If a friend, relative or colleague gets in legal trouble and gets put in jail, he or she may be able to buy his or her freedom. This generally means obtaining a bail bond, but that person may need a cosigner. Let’s look at some issues to consider before agreeing to be that cosigner.

Be Sure This Person Is Trustworthy

In the event that an individual doesn’t show up for court, you are required to pay the full amount of the bond. Therefore, it is critical that the person who you cosign for is trustworthy and honorable enough to abide by his or her legal obligations. It may be a good idea to ask the person who you are cosigning for agree to reimburse you in the event that the bond is revoked.

Decide If You Can Risk Paying the Full Bond

The amount of a bail bond can range from $500 all the way to $50,000 or more. If you can’t afford to pay the full amount if ordered to, you should decline to cosign for your friend or family member. Generally speaking, it isn’t worth risking your ability to make mortgage or car payments just because someone else made a mistake.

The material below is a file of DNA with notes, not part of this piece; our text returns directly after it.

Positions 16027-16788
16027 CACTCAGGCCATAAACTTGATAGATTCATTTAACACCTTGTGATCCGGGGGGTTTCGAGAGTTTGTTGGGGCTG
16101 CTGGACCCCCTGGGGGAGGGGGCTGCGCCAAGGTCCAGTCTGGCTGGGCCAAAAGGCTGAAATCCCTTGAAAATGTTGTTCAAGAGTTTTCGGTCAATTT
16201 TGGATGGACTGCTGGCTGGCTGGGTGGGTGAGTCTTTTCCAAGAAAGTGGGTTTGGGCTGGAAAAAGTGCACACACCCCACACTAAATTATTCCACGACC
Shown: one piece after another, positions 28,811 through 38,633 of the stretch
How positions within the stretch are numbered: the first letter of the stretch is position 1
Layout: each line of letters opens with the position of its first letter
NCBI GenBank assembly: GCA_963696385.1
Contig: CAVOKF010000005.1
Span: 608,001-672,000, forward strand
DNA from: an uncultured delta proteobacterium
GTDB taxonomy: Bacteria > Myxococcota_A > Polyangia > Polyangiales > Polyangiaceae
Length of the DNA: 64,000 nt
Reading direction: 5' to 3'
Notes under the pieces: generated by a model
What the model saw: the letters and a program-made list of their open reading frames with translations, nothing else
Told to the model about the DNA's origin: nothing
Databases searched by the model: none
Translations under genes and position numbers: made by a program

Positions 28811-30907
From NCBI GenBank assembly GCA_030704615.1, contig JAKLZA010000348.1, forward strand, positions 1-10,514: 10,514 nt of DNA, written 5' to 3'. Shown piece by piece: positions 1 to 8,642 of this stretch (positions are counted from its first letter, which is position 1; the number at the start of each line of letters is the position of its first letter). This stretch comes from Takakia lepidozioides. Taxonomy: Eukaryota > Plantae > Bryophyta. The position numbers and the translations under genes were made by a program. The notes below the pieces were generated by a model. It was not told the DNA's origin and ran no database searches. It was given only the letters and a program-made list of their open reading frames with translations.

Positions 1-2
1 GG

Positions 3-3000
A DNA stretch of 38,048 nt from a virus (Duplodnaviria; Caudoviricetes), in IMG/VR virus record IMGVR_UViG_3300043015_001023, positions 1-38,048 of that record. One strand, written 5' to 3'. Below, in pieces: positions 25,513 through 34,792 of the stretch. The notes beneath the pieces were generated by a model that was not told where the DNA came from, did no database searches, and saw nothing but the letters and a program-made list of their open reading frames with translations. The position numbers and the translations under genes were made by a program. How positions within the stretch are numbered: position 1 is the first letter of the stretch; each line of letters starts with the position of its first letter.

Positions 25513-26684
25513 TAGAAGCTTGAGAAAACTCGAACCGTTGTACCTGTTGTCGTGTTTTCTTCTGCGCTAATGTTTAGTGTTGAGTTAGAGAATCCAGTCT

Imagine If the Roles Were Reversed

Before agreeing to cosign for a bail bond, think about whether this person would be willing to help if the roles were reversed. If the answer is yes, feel free to help someone close to you obtain their freedom. If the answer is no, you shouldn’t feel bad not jeopardizing your financial situation for someone who may not be grateful for the help.

Create a Plan to Keep the Defendant in Check

Prior to cosigning on a bail bond, be sure that you can work effectively with the bail bondsman who issues it. Ideally, you and this other party will be able to create safeguards to ensure that whoever is receiving the bond will show up to court dates. Be sure to ask if you can revoke bail through the bondsman if the defendant is likely to skip court.

Typically, an individual has a greater chance of obtaining a favorable outcome in a case when fighting it from outside of jail. Therefore, you could be helping a person enhance their ability to pursue justice by cosigning on a bail bond. However, it is just as important that you don’t put your financial stability at stake if you can’t afford to or don’t trust the person in custody.

Author's Bio: 

Hannah Whittenly is a freelance writer and mother of two from Sacramento, CA. She enjoys kayaking and reading books by the lake.